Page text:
Despite the German Army's loss of confidence, resulting from the discovery of the camouflaged weapons depots, General Eugène Bridoux, who retained the title of Secretary of State for War, continued his efforts to reconstitute dependent armed units. But Marshal Gerd von Rundstedt refused, and the African Phalange was never to have any connections with a French military organization.[4] Pierre Laval did obtain from Hitler in Berchtesgaden, on April 30, 1943, the permission to create a small military force. The law was promulgated on 15 July 1943 and, on 23 July, Bridoux still managed to form the First Regiment of France [fr] composed of three battalions of infantry and cavalry on horseback and bicycle.[4] Designed to maintain traditions, the First Regiment took part in engagements against the Resistance; it eventually became part of the French Forces of the Interior.

StructureEdit

The Vichy French Army was made up of 1 GMD, 2 GMD, North African and Indochina forces, and separately administered direct-controlled units:[6]

1st Group of Military DivisionsEdit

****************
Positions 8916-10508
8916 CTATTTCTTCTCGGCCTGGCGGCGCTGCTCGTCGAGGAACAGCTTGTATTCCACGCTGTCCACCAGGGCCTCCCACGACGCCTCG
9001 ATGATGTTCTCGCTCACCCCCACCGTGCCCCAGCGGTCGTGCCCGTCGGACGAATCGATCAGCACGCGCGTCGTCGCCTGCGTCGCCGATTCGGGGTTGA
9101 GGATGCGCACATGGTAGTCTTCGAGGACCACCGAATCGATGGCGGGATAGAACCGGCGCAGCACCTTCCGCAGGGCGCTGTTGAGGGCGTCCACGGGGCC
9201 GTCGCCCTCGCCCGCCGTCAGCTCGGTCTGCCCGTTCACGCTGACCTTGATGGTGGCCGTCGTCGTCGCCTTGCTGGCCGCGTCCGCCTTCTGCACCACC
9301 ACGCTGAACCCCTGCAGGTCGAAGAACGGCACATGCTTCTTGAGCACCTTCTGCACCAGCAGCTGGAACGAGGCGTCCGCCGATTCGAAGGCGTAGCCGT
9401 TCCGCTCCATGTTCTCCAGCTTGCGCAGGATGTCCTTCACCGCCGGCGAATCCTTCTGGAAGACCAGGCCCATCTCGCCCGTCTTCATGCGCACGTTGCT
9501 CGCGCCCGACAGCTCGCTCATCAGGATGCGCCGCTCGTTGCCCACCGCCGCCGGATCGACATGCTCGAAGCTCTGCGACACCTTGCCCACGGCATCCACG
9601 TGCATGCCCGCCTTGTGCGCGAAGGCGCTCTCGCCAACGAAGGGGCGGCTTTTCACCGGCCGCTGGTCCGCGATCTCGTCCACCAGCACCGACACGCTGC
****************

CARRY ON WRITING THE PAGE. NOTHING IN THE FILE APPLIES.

The 1st Group of Military Divisions was formed in September 1940. Its headquarters was at Avignon. The corps was disbanded in 1942 when Operation Anton was launched and Vichy France was diminished. The 1st Military Corps had overall control of the divisions that were in South France and Southeast France. It notably participated in Operation Dragoon (alongside the German Army).[citation needed] Although the corps itself never saw full combat units part of it saw action in both Operation Torch in North Africa and The Syria–Lebanon Campaign.[7]

The organization of the corps in 1941 included:[6]

7th Military DivisionEdit

7th Military Division
ActiveDecember 9th 1940 - November 1942
Disbanded1942
TypeInfantry
RoleMilitary Garrison and Infantry
SizeDivision
HeadquartersBourg-en-Bresse

The division controlled units in East France, notably on the Swiss border.[8]

The 7th Military Division was organized in September 1940 under Major General Pierre Robert de Saint-Vincent. In November 1942 the division was de-mobilised. In addition to the division controlling military units, it also supervised the areas of the 1st Military District and 2nd Military District in addition to a security squadron and training grounds.[8]

The structure of the division in 1941 included (names in English and French):[9][10][8]

  • Deputy Commander, 7th Military Division
  • Military Command of the Departments (Commandement Militaire de Department)
    • Military Command in Department of Saône-et-Loire (Commandament Militaire de Saune-et-Loire)